The human brain is highly organized and contains a myriad of axon tracts that follow precise pathways and make predictable connections. Model organism research has provided tremendous advances in our understanding of the principles and molecules governing axon growth and guidance. Remarkably, however, only a handful of human disorders resulting from primary errors in these processes have been identified.
Traditional tools of the physician have limited sensitivity and specificity to detect human disorders of axon guidance. In particular, congenital synkinesis may be the only physical examination finding that has been attributed to such disorders. Synkinesis is the involuntary and pathological contraction of a muscle simultaneously with contraction of the intended muscle, and is typically reported with hand/finger or eye/eyelid movements and confirmed by electrophysiological studies. Mirror movement synkinesis refers to the contraction of homologous hand/finger muscles bilaterally when one attempts to move only one hand (Schott and Wyke 1981
). In humans, 75%–90% of corticospinal tract (CST) fibers normally decussate in the lower medulla. Mirror movement synkinesis occurs in several human disorders with pathological, neuroimaging, and/or electrophysiological evidence of reduced CST decussation, including Joubert, Kallmann, and Klippel-Feil syndromes (Vulliemoz et al. 2005
; Cincotta and Ziemann 2008
). In some individuals with mirror movements, electrophysiological data are also consistent with bilateral engagement of the motor corticies (Leinsinger et al. 1997
). Ocular synkinesis refers to aberrant patterns of eye movement and accompanies various congenital cranial dysinnervation disorders (CCDDs) (Gutowski et al. 2003
; Engle 2007
), including CFEOM, Duane syndrome, and Marcus Gunn jaw-winking phenomenon (). Finger and ocular movements require precise motor control, and errors in innervation of these muscles may be more easily detected than errors in the wiring of larger muscle groups. If true, this suggests that the clinical exam could fail to recognize many guidance errors in both the peripheral and central nervous system.
Figure 1. Ocular synkinesis. (A) Child with CFEOM1 and Marcus Gunn jaw-winking phenomenon harboring a KIF21A mutation. His superior branch of the oculomotor nerve is hypoplastic/absent, resulting in bilateral ptosis from lack of appropriate innervation of the levator (more ...)
The physician’s ability to detect disorders of axon guidance has been augmented by classical pathological, radiological, and electrophysiological techniques. Diagnostic radiologic and postmortem neuropathological studies detect overall changes in white matter volume and major abnormalities of axon tracts demarcated from the background such as the corpus callosum, anterior and posterior commissures, optic chiasm, and cerebellar peduncles. Neuropathological studies can also detect absence of axons that normally cross the midline at many points in the brain stem and spinal cord, which are more difficult to visualize by standard magnetic resonance imaging (MRI). Electrophysiological studies such as evoked potentials can reveal aberrant central connections of peripheral sensory or motor nerves.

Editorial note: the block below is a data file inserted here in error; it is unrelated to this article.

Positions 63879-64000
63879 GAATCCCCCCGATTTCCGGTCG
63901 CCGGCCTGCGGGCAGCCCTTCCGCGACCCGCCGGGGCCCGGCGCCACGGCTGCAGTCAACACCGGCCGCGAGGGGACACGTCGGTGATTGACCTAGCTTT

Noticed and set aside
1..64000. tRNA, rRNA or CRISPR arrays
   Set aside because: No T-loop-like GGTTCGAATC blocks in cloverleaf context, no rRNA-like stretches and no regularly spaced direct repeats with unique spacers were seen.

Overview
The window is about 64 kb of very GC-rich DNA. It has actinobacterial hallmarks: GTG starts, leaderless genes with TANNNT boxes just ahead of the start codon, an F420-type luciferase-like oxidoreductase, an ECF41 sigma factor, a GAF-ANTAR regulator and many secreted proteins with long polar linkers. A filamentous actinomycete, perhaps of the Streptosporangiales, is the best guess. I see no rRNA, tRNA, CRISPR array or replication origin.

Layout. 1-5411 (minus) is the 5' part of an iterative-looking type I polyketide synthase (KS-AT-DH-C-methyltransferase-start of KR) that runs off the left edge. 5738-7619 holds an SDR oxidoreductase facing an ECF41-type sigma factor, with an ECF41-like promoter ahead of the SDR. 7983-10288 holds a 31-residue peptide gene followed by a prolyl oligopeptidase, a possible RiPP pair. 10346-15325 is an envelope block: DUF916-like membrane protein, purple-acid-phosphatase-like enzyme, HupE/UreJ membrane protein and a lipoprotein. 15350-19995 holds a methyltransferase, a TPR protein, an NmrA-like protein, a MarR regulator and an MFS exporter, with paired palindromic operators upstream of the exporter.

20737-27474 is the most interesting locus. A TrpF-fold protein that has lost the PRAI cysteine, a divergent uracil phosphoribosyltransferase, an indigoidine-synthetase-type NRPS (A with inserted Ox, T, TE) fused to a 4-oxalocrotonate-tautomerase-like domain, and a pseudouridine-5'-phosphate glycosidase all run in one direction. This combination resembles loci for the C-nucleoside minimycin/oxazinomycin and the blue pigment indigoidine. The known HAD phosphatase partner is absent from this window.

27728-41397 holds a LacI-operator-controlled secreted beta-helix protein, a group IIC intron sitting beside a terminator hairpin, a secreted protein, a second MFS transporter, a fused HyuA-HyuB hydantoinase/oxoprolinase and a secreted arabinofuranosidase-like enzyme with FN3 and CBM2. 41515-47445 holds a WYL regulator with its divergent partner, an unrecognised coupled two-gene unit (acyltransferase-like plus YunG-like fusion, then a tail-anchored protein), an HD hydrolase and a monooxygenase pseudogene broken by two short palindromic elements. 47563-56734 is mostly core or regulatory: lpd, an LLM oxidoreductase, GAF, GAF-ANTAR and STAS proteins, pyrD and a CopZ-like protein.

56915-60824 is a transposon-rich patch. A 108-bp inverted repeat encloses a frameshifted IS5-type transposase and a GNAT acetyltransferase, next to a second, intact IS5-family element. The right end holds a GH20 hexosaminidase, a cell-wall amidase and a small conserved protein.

The genetic disorders with aberrant axon connectivity presented in this article have been defined primarily using traditional approaches described above. Exciting advances in neuroimaging and genetics, however, are revolutionizing the ability to define axon guidance disorders, and it is likely that these syndromes are only the first of an important new category of such human neurodevelopmental disorders. Detailed fiber tract anatomy can now be visualized using noninvasive tractography such as diffusion tensor imaging (DTI) and diffusion spectrum imaging (DSI). These techniques provide tract orientation by determining the anisotropic properties of water diffusion, and can be used to reconstruct the trajectories of fiber systems in three-dimensional space (Tovar-Moll et al. 2007
; Wahl et al. 2009
). Tractography has successfully confirmed aberrant projections in several of the disorders discussed below (). At the same time, human genetics now provides an unbiased approach to identify the etiologies of disorders with aberrant axon tracts. For some syndromes, animal and in vitro studies have confirmed that the encoded protein has a primary role in axon guidance. For others, such studies reveal a primary role in neuronal specification and/or migration rather than, or in addition to, a role in axon guidance. Finally, some neurodevelopmental disorders without clinical, pathologic, or radiologic evidence of aberrant axon tracts have been found to result from mutations in genes that contribute to axon guidance in animal models.
Figure 2. Tractography studies in patients with partial agenesis of the corpus callosum (pACC). T1-weighted anatomic images and DTI tractography of six subjects with pACC (top panels) and two representative controls (bottom panel). Axial (left) and midline sagittal (more ...)
The major human genetic disorders that result, or are proposed to result, from defective axon guidance are ordered below from rostral to caudal based on the location of the aberrant axons tracts. These include genetic mutations that alter axon growth cone ligands and receptors, downstream signaling molecules, and axon transport, as well as proteins without currently recognized roles in axon guidance () ().
Figure 3. Schematic representation of gene products implicated in human disorders of axon guidance. KAL1 (anosmin) and PROK2 are shown as secreted ligands. ROBO3, L1, and PROKR2 are shown as transmembrane receptors on the growth cone. CHN1 is depicted with 3 green (more ...)
Summary of major human genetic disorders resulting, or hypothesized to result, from errors in axon growth and guidance